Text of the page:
Before recommending opioid therapy, assess patients for risk of overdose. In this article, Peggie L. Powell, MSN, APRN, FNP-BC a family nurse practitioner, discusses using RIOSORD, the first tool intended to provide clinicians with the clinical decision support to assess the risk of OSORD and determine the possible need for naloxone.
By Peggie L. Powell, MSN, APRN, FNP-BC
Over 100 million people suffer from chronic pain in the United States, and for some of these people, chronic opioid therapy (COT) may be appropriate. Despite the limited availability of strong scientific evidence to support long-term opioid therapy for chronic noncancer pain, COT has increased substantially over the years along with an increase in drug related deaths.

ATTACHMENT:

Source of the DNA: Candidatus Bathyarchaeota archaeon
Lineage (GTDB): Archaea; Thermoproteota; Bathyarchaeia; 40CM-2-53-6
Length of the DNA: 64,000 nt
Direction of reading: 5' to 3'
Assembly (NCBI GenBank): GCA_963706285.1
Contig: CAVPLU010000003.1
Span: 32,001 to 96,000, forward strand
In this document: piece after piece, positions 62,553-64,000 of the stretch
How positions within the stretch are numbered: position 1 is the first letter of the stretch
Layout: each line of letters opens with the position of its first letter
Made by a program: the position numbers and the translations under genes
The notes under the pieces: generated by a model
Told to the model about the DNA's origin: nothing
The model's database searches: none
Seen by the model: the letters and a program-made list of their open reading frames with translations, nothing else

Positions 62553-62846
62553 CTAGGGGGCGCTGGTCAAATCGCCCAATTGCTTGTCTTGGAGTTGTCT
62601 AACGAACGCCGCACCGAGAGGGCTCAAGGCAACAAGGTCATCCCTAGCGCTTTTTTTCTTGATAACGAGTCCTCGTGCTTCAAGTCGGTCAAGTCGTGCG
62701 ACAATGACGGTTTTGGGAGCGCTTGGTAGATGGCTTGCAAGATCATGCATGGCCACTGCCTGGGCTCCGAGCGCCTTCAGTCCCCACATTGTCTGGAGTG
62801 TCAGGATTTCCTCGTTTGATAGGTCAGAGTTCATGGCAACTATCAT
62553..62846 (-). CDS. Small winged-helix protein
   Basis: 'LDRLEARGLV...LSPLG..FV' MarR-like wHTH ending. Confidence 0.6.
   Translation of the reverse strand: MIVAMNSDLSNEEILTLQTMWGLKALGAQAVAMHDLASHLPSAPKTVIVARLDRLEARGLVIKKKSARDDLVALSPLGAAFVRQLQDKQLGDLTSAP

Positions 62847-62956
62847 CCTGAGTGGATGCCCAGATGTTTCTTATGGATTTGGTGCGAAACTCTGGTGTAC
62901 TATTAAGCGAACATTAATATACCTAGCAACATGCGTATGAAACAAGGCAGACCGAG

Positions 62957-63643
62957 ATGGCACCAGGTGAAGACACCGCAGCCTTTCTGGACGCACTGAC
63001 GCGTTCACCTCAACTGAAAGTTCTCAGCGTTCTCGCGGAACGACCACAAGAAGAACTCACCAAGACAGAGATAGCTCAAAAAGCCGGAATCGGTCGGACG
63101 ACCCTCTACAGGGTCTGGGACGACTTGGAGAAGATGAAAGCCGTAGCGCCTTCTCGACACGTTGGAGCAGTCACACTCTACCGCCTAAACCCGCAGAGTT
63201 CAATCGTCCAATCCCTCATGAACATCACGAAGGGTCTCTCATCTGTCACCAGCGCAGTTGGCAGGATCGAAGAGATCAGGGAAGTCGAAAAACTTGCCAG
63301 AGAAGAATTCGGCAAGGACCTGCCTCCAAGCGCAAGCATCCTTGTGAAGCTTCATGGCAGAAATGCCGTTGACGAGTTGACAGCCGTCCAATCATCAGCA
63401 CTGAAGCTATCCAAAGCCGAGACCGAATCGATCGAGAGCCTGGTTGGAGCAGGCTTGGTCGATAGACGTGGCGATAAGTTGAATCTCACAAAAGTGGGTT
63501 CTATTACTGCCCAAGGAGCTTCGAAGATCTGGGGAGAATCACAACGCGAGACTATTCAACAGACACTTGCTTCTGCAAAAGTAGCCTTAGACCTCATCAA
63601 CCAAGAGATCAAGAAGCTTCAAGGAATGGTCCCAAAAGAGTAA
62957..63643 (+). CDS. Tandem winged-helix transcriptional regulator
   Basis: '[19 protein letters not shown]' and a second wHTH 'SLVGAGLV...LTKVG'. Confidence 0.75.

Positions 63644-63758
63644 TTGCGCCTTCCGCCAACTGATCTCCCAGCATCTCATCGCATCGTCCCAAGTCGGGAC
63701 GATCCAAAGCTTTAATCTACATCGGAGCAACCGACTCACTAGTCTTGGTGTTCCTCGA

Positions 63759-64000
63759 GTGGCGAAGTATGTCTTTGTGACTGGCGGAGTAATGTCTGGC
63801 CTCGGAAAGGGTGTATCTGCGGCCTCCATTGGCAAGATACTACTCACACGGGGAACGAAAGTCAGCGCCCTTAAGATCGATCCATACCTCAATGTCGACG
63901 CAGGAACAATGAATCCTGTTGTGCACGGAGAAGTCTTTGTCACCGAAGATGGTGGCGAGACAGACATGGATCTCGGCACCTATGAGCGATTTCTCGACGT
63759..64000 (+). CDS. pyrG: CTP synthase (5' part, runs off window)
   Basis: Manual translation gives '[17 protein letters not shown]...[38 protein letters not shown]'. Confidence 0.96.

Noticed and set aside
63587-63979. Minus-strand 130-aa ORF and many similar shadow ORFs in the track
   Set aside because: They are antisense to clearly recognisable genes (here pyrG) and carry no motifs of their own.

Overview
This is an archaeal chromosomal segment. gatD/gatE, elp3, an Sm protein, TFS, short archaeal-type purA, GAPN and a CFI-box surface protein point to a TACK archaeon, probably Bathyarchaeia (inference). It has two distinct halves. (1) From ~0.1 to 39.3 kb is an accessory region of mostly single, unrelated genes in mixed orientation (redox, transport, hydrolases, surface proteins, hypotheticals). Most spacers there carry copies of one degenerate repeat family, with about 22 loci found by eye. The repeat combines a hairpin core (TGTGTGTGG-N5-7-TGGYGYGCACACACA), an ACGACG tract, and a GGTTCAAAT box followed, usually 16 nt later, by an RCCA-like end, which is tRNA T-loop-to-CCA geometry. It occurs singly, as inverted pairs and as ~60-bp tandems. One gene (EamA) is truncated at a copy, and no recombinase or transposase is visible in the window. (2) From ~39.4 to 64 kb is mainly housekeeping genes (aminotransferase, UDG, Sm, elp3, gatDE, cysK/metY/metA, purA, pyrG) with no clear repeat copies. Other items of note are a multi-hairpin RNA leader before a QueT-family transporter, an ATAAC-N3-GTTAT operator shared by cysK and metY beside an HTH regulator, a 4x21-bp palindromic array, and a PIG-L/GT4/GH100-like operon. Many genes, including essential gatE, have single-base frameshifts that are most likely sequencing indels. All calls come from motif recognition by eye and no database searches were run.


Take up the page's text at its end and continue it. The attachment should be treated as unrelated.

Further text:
Prescription opioid related deaths have quadrupled since 1999 in the United States and approximately 80% of deaths are due to unintentional overdose. The addictive nature of opioids makes them vulnerable to misuse and abuse. Persons whom take opioids for their intended purpose can risk significant adverse events if they do not take them as prescribed (e.g., taking more than prescribed and taking them in combination with other psychotropic medications and/or alcohol). Opioids can depress the central nervous system and result in serious, life-threatening consequences such as respiratory depression, sedation, coma, and potentially death. Continue reading “Overdose Risk Assessment in Chronic Opioid Therapy”